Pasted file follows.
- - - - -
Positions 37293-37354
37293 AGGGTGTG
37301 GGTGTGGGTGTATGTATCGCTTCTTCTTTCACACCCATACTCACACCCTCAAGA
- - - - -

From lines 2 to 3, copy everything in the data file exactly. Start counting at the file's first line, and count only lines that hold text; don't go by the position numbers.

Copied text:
37293 AGGGTGTG
37301 GGTGTGGGTGTATGTATCGCTTCTTCTTTCACACCCATACTCACACCCTCAAGA